For the half-year to 31 December 2014, the IPKat's regular team is supplemented by contributions from guest bloggers Rebecca Gulbul, Lucas Michels and Marie-Andrée Weiss.

Regular round-ups of the previous week's blogposts are kindly compiled by Alberto Bellan.

Friday, 15 August 2008

Friday frenzies

There are now 37 forthcoming events listed in the IPKat's lovingly updated 'Forthcoming Events' feature, which you will find in the left-hand side-bar of this weblog's front page. It contains some fresh entries which you may not yet have seen. Don't forget to check them out.

The IPKat received an anxious email yesterday from Scott Smith, President and Entrepreneur of BizStarz, based in Sacramento, California. Scott said he was writing "on behalf of all small entrepreneurs", which sounds like a pretty impressive client list. As it turns out, Scott's anxiety is one which all entrepreneurs with a small "e" may be wise to share. Scott refers to the activities of Entrepreneur magazine which, he says, claims to own ALL rights to ALL versions of the word entrepreneur! He writes:

Unfortunately, most people –- including those that use and profit off the word entrepreneur and/or market themselves as being supporters of entrepreneurs –- have been too afraid or apathetic to stand up to Entrepreneur magazine's damaging efforts to monopolize the word "entrepreneur."

The IPKat hasn't heard about this, but wonders if any of his readers have. It would seem dreadful if entrepreneurs were deprived of the right to use this beautiful descriptor {adds Merpel, how come there isn't a decent English word so we have to steal a French one?]. If you've any useful information or words of support, please email Scott here and let him know.


Here's a headline you don't get to read every day: "YouTube helps rights-holders profit from piracy". It comes from SportBusiness.com's BritSport Weekly news circular, and here's the news item that accompanies it. The thesis is that IP right owners choose to place advertisements around pirated video content on YouTube in 90 per cent of cases, in preference to initiating a takedown for the unauthorised content. Unsurprisingly, the article says that "YouTube was pleased with the development of its relationships with rights-holders". A sudden thought occurs to the IPKat: if right holders profit from the location of ads around pirated sites, if they later sue for infringement can the benefit they have derived from it be offset against any losses? Merpel says, it's more serious than that, surely -- isn't there a question of whether the right owners have condoned the infringements altogether?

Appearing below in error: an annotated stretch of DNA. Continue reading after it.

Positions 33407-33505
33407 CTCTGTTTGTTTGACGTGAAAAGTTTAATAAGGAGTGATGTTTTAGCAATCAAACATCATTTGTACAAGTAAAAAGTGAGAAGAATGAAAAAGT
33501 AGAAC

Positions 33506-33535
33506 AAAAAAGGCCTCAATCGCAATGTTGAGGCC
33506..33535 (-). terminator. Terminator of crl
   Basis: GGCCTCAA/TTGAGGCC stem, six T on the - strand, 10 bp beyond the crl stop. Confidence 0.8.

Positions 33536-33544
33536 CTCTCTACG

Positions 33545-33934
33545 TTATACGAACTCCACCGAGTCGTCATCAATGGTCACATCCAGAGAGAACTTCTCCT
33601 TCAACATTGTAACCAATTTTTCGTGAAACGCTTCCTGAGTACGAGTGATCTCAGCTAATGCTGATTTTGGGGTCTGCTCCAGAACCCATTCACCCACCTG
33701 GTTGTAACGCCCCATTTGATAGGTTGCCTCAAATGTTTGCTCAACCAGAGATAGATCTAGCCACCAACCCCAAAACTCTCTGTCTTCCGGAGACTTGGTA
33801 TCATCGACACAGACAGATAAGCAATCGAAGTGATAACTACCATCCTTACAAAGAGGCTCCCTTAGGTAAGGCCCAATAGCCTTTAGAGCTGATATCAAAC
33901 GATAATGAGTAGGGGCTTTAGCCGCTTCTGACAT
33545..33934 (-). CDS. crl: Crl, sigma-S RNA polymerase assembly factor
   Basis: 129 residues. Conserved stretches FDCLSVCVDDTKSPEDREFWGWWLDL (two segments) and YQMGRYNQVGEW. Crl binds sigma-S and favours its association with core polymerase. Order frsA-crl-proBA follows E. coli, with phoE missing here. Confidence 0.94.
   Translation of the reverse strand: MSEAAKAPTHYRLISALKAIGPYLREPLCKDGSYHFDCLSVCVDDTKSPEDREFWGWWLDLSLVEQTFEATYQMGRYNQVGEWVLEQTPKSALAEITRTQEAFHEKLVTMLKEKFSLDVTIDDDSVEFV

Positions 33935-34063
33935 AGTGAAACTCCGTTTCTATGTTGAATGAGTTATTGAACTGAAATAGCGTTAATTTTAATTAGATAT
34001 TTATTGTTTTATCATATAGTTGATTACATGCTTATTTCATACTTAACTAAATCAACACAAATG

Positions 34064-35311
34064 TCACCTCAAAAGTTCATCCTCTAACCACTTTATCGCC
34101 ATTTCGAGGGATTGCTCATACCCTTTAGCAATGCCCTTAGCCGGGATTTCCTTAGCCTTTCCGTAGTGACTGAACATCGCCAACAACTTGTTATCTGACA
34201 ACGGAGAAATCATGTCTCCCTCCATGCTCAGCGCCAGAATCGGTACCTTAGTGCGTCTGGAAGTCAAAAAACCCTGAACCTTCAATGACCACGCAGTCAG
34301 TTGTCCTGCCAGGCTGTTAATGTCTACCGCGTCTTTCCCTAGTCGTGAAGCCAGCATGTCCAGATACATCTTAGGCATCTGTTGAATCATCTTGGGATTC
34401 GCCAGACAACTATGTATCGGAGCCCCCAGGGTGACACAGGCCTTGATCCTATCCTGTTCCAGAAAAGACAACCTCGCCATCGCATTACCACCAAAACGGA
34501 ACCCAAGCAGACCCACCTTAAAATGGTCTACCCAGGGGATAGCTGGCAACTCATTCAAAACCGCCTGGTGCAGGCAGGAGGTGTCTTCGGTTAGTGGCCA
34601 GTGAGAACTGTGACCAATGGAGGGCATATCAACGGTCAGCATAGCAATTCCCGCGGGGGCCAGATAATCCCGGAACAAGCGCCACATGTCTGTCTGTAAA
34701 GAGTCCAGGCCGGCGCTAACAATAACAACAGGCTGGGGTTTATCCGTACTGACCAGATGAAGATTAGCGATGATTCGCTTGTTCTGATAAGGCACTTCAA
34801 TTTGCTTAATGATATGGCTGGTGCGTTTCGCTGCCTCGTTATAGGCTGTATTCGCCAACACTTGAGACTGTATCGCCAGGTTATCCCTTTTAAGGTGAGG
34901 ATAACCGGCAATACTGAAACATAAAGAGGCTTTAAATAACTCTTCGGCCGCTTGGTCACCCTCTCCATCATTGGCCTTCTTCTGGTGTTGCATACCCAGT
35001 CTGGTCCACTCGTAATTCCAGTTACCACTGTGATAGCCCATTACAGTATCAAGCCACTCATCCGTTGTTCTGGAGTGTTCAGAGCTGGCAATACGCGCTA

IP professionals from solo and small practices -- whether in private practice or in-house -- remain welcome to put their names down for the forthcoming meeting of the SOLO IP Group in London on 10 September at which LexisNexis's "champion of the small and medium-sized", Stuart Greenhill, will be saying some choice words (and hearing a few, too!). The initial take-up has been so good that LexisNexis are now sending a team of three, obviously convinced that their main man needs a couple of minders ... If you'd like to attend, you'll find the details here.


It's a while since the IPKat has cited The Onion for making fun of cherished brands, but the US satirical website has come up with a good example of this subtle art today: "Johnson & Johnson Introduces 'Nothing But Tears' Shampoo To Toughen Up Newborns". The text opens with the following declaration:
"After decades of coddling young children, Johnson & Johnson unveiled its new "Nothing But Tears" shampoo this week, an aggressive bath-time product the company says will help to prepare meek and fragile newborns for the real world.

A radical departure for the health goods manufacturer, the new shampoo features an all-alcohol-based formula, has never once been approved by leading dermatologists, and is as gentle on a baby's skin as "having to grow up and fend for your goddamn self."

"We at Johnson & Johnson have been making bath time a safe and soothing experience for far too long," company CEO William C. Weldon said. "Years of pampering have left our newborns helpless, feeble, and ill-equipped for the arduous road ahead."

"It's time our children got the wake-up call that's been coming to them," Weldon continued. "It's time they cried their precious little eyes out"."
Value rating for Johnson & Johnson's "No More Tears" shampoo here.

1 comment:

Iain Stansfield said...

The French don't have a word for "entrepreneur" either, of course: http://thinkexist.com/quotation/the_thing_that-s_wrong_with_the_french_is_that/346874.html

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